Immigrants who work in the United States illegally can't claim the same rights to restitution as U.S. citizens when they are mistreated on the job, the U.S. Supreme Court ruled last month.
The court said a California plastics company owed nothing to a Mexican man who used a fake ID to get a job. The worker, fired for trying to unionize fellow workers, was originally awarded $67,000 in back pay by the National Labor Relations Board (NLRB).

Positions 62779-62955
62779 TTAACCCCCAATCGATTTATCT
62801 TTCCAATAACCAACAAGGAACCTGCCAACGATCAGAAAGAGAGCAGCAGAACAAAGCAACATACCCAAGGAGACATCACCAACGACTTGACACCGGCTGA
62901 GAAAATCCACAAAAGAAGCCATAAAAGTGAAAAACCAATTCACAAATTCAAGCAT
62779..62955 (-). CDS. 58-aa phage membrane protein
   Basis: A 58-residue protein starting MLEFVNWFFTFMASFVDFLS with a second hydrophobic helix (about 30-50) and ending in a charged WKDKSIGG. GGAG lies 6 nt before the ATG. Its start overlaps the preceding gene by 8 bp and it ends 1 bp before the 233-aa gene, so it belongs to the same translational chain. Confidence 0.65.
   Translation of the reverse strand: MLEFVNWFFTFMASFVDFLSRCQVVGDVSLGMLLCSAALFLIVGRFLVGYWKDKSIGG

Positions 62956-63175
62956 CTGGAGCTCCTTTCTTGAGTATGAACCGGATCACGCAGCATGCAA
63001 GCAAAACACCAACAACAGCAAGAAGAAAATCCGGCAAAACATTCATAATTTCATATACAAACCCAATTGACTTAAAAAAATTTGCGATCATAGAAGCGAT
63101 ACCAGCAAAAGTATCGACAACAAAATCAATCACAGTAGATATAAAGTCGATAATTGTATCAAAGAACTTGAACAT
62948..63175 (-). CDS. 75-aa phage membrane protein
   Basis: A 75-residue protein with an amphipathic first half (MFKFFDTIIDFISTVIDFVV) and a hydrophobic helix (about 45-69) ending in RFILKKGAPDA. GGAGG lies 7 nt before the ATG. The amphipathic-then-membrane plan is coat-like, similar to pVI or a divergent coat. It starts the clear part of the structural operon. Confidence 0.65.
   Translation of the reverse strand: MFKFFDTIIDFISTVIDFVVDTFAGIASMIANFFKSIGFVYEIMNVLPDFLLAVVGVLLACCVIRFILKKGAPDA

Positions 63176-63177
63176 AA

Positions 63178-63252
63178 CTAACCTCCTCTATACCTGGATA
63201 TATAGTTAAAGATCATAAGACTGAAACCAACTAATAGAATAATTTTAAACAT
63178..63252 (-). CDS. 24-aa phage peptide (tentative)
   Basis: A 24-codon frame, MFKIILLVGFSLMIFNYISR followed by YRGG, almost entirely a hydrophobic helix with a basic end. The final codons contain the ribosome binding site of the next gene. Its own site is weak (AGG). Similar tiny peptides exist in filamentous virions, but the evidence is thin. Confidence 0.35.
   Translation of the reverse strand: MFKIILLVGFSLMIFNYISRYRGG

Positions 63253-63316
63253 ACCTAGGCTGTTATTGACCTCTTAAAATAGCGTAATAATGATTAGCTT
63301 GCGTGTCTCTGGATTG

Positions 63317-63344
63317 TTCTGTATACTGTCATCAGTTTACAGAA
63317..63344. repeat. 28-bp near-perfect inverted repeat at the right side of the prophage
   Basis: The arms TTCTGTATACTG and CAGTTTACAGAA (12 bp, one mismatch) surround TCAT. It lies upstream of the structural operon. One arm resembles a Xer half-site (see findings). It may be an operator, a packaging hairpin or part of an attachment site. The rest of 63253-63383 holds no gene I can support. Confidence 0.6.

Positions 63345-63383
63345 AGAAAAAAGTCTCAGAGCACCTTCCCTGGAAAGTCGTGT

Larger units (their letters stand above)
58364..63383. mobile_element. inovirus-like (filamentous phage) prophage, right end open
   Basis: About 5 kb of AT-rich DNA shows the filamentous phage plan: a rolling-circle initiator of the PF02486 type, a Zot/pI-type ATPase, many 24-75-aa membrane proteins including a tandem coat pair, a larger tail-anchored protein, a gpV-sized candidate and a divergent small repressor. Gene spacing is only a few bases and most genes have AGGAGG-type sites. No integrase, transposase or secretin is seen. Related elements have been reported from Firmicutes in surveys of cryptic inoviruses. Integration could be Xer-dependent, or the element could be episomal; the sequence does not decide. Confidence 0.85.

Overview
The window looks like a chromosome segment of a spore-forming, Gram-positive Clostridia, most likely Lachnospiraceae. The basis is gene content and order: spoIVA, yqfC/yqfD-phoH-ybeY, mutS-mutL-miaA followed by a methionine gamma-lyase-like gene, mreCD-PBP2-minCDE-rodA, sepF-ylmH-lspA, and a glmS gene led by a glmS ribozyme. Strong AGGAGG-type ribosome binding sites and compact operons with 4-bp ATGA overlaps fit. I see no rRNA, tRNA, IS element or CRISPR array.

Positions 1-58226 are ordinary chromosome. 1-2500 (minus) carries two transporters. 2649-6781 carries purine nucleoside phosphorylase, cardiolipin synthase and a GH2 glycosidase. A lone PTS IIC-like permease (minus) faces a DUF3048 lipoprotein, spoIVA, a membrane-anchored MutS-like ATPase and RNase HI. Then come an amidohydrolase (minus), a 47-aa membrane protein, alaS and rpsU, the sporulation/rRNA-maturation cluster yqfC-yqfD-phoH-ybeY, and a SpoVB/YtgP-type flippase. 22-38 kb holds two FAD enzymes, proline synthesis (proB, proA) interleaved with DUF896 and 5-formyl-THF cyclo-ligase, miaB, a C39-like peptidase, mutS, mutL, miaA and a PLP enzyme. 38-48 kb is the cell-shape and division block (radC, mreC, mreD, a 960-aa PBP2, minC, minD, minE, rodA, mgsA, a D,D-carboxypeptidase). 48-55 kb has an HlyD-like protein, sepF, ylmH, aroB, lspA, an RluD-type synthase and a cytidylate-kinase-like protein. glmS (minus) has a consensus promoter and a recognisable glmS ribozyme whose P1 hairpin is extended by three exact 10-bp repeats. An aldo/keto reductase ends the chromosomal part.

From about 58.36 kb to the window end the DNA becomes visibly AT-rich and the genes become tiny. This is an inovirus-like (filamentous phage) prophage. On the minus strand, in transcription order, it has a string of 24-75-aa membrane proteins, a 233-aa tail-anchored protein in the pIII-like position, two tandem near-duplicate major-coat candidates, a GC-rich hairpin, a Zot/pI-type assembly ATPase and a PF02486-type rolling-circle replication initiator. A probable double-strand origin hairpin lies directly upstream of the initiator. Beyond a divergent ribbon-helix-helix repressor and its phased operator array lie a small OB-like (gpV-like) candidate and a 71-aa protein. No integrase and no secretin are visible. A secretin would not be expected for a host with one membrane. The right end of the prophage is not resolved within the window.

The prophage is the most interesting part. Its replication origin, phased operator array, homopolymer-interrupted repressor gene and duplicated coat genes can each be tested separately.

But in a 5-4 ruling, the high court tossed out the judgment, saying that "awarding back pay to illegal aliens runs counter to policies underlying" federal immigration laws.
The NLRB has allowed undocumented workers to collect back pay in discrimination cases since 1995. It argued that without the threat of punishment like back pay, employers could exploit undocumented workers.
The Supreme Court agreed that undocumented workers still have protection under basic. But this case says such workers aren't entitled to back pay "for wages that could not lawfully have been earned and for a job obtained in the first instance by a criminal fraud." (Hoffman Plastic Compounds v. National Labor Relations Board, 00-1595)